One further promise he made was the construction of a Multicultural centre which he said had already been allocated 50,000 euro. He also confirmed the reinstatement of the bus stop in La Zenia and completion of the Emergency Centre, which he said would shortly be put out to tender.

The mayor was initially booed as he entered the room

One voluble Spanish resident was clearly unimpressed as he stood and left the salon shouting ‘Blah, blah, blah,’ presumably his non too inspiring opinion on what the mayor had to say!

Coinciding with Friday’s demonstration was the press release from the Federation of Associations of Orihuela Costa (FAOC) demanding a better deal for the Coast in the 2017 budget, which is still to be approved by the Orihuela Council. They say that the element allocated to the coastal region falls far short of its needs.


The Group adds that it does not intend to enter into debate about how much should be allocated to the coast, nor of the comparative grievances with regard to the allocation as it is divided between the city, its outlying pedanias and the coast, but what they do insist upon is that the council must cover the needs of each, and in so doing they must also recognise the very different needs of the Orihuela Costa.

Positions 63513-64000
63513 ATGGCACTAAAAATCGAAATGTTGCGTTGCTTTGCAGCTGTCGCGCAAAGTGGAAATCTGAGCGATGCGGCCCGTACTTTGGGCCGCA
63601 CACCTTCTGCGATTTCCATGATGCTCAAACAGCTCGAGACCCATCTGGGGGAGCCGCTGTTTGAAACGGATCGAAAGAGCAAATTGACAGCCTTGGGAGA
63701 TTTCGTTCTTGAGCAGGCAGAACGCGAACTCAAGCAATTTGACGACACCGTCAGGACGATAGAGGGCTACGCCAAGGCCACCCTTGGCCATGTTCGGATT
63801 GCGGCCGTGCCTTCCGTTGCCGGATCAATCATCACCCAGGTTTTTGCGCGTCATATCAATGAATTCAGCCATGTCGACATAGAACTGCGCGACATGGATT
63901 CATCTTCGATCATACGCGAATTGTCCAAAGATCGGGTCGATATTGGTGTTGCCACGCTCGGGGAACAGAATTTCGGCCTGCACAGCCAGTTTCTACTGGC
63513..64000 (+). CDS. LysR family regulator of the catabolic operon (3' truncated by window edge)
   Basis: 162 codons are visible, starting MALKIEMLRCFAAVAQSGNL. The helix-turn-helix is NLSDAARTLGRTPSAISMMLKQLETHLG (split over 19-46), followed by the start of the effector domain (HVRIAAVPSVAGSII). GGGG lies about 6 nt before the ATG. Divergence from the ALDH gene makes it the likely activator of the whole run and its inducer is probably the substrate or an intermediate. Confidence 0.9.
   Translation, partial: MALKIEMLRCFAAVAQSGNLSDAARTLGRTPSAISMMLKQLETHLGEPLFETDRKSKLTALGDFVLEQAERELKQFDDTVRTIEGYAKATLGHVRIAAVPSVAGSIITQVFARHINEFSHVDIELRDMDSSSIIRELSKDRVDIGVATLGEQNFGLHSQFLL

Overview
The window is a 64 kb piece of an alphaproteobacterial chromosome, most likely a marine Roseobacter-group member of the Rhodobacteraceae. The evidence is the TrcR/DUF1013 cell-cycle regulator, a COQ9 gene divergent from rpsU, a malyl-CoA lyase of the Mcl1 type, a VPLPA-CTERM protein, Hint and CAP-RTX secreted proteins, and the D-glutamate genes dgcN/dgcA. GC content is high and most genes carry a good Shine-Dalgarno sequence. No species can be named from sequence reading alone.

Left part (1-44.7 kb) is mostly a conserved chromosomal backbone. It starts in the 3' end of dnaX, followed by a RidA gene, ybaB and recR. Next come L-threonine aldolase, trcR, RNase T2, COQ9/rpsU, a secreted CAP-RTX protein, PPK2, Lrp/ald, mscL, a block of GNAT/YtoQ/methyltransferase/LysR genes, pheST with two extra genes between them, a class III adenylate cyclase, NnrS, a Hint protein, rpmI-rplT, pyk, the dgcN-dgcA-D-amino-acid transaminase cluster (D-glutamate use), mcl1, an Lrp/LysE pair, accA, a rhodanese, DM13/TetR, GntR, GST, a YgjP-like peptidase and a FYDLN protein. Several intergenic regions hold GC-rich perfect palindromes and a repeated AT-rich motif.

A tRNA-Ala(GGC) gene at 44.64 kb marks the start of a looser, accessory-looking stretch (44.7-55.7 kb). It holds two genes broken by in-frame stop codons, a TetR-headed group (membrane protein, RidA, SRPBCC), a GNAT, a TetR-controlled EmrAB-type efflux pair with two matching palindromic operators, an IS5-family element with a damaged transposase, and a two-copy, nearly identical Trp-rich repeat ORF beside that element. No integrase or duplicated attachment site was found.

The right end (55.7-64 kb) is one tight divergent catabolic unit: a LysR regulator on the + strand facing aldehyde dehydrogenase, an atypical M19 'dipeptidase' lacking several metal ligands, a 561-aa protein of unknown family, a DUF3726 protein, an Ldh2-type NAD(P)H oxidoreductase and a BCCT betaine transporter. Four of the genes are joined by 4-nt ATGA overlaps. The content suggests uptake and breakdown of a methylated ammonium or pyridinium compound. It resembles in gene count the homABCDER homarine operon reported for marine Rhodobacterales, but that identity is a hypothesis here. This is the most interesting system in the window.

They also highlight the debacle regarding the increase in IBI, Property Tax, where the residents of Orihuela pay one of the highest tax rates in the area (0.75%), compared to Torrevieja (0.425% ), Pilar de la Horadada (0.517%), San Pedro del Pinatar (0.690%) and San Miguel de las Salinas (0.65%).

But having analysed the provisional budget allocations recently announced by the council FAOC say that it is clear to see that the coast will continue to suffer a significant deficit, which will be reflected in a lack of policing, cleanliness and refuse collection, road safety as well as the funding allocated to celebrations and fiestas.

They state that the staff operating from the Town Hall in Playa Flamenca will maintain their poor level of attention to the public, not able to increase their number as is required, and the maintenance of infrastructure will remain at a level which is well below their requirements.

There is also concern and disappointment that such important matters as the collection of waste, street and urban cleaning, will continue to go from bad to worse, given its low funding, so that residents will continue to suffering from the inadequacies that stem from the lack of employees on the coast, from machines and containers, as well as the inadequate system for the collection of garden waste and bulk rubbish, as it regularly remains scattered across the streets of the coast for long periods of time.